Air Bag Analysis
Contributed by Glenn Schubert
In some incidents, law enforcement agencies have requested technical assistance from forensic scientists in determining the driver of a vehicle that was stolen and crashed, involved in a hit-and-run accident, or involved in a reckless homicide. In the past, evidence such as hairs, fibers, blood and fingerprints found inside the vehicle were used to help make this determination. Now, examination of the deployed airbags and the occupants clothing can provide some important evidence.
Most airbags use a solid-propellant type of inflator in the driver side and passenger side. Side curtain airbags typically use stored gas for inflation. A sensor in the vehicle detects a sudden deceleration, not necessarily a collision, and sends an electrical current to the detonator in the inflator. This causes a slow detonation of sodium azide or guanadine nitrate pellets in the inflator, resulting in the production of gas as hot as 7000C that inflates the airbag. The airbag inflates in less than 1/20 of a second, at a speed of 200 miles per hour, with the hot gas. The airbag begins to deflate immediately, as the hot gas escapes through vent holes in the back, making it a better cushion and absorbing the impact of the occupant. The hot gas can also leak through small holes from the stitching seams in the front of the airbags. If clothing from the occupants comes into contact with the airbag when it is at or near maximum inflation, the leaking hot gas can cause singe patterns on the front of the clothing, characteristic of the seam patterns. The pattern typically appears as a series of small black dots or smears, 2-3mm apart.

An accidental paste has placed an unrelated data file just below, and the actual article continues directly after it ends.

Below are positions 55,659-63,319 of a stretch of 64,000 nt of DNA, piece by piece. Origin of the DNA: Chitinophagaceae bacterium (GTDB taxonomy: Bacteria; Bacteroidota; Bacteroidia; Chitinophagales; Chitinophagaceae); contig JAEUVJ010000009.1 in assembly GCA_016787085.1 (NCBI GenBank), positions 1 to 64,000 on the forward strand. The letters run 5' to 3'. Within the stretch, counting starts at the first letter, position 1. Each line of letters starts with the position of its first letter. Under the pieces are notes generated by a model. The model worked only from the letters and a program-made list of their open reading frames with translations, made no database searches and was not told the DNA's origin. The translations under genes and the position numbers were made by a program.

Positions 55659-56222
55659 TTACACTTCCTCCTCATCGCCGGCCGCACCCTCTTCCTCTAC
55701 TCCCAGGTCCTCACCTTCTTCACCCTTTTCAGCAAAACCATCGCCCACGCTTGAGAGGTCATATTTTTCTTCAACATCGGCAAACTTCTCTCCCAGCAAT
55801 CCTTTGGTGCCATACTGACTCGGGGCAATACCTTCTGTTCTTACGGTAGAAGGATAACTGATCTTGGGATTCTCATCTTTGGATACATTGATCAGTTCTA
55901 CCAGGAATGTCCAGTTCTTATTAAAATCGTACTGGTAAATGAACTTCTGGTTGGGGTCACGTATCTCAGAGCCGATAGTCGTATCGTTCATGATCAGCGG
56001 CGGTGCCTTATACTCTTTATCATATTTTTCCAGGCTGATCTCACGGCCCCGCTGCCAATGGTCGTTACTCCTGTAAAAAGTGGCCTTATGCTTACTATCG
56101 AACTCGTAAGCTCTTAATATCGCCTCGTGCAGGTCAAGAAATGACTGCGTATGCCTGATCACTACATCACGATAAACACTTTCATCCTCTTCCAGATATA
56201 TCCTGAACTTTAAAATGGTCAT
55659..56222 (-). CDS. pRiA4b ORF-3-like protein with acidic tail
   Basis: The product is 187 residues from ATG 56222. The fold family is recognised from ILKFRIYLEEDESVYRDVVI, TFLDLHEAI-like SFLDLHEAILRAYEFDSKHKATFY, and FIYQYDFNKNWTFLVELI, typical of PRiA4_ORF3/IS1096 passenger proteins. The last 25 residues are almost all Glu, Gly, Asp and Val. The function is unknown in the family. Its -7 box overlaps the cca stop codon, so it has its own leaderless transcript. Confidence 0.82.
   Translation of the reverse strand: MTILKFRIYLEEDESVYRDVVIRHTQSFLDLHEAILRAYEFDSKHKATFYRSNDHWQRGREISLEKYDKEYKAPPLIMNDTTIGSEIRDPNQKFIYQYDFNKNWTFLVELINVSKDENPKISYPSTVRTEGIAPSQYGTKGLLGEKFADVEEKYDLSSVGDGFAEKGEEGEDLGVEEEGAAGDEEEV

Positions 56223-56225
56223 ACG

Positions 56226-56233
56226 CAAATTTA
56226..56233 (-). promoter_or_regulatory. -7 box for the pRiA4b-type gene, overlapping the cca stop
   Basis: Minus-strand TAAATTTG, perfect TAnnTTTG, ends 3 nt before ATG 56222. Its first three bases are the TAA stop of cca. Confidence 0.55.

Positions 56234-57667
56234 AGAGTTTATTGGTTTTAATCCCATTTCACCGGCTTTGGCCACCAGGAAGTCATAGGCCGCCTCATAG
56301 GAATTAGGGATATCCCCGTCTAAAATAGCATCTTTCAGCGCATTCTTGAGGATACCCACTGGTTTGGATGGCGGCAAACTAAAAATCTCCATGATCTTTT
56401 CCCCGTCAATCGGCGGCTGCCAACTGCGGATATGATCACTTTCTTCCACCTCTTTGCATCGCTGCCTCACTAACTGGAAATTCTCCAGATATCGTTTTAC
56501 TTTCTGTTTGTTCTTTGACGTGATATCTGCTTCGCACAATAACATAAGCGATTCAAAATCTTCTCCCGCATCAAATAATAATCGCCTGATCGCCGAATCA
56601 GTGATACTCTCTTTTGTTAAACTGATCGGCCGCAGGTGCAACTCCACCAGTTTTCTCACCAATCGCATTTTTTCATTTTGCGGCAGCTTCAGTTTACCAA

In most automobiles, the driver side airbag is round with round seams, so it will produce arc-shaped singe patterns. The vent holes may cause a singe pattern on the cuffs of the driver’s shirt if he is still holding on to the steering wheel when the airbag deploys. The passenger side airbag is often rectangular in shape, with straight seams, so it will produce a straight singe pattern. This makes it possible to differentiate the singe patterns produced by a driver side airbag from the one produced by a passenger side airbag.
The singeing occurs mainly on the clothing covering the chest and arms of a restrained front seat occupant. Singeing can also occur on clothing covering the abdomen of an unrestrained front seat occupant. The size and seam patterns can differ from one airbag to another, usually by make, model and year. Because there are differences, you can have different class characteristics, thereby including or eliminating certain airbags as the source of a singe pattern. Certain fibers, such as cotton and silk, singe more easily than man-man fibers, making the patterns easier to detect. The singe patterns are difficult to observe on dark colored clothing. Wearing a seatbelt will likely reduce the opportunity for clothing to become singed. De-powered and multistage airbags, now utilized in newer vehicles, will also reduce the chances of seeing a singe pattern on an occupant’s clothing.
Some driver side airbags might utilize corn starch or talc as a lubricant, depending on the sealant used on the interior surface. Passenger side airbags do not have a sealant, so no lubricant material is used. Of course, examinations for other types of trace material transfers, such as hairs and fibers, may also be probative and should also be conducted.
1. Schubert, GD, Forensic Value of Pattern and Particle Transfer From Deployed Automotive Airbag Contact, Journal of Forensic Science, Nov 2005, Vol 5, No 6.
2. Schubert, GD, Forensic Analysis On The Cutting Edge, Chapter 2, Forensic Analysis of Automotive Airbag Contact – Not Just A Bag of Hot Air; Wiley and Sons, 2007.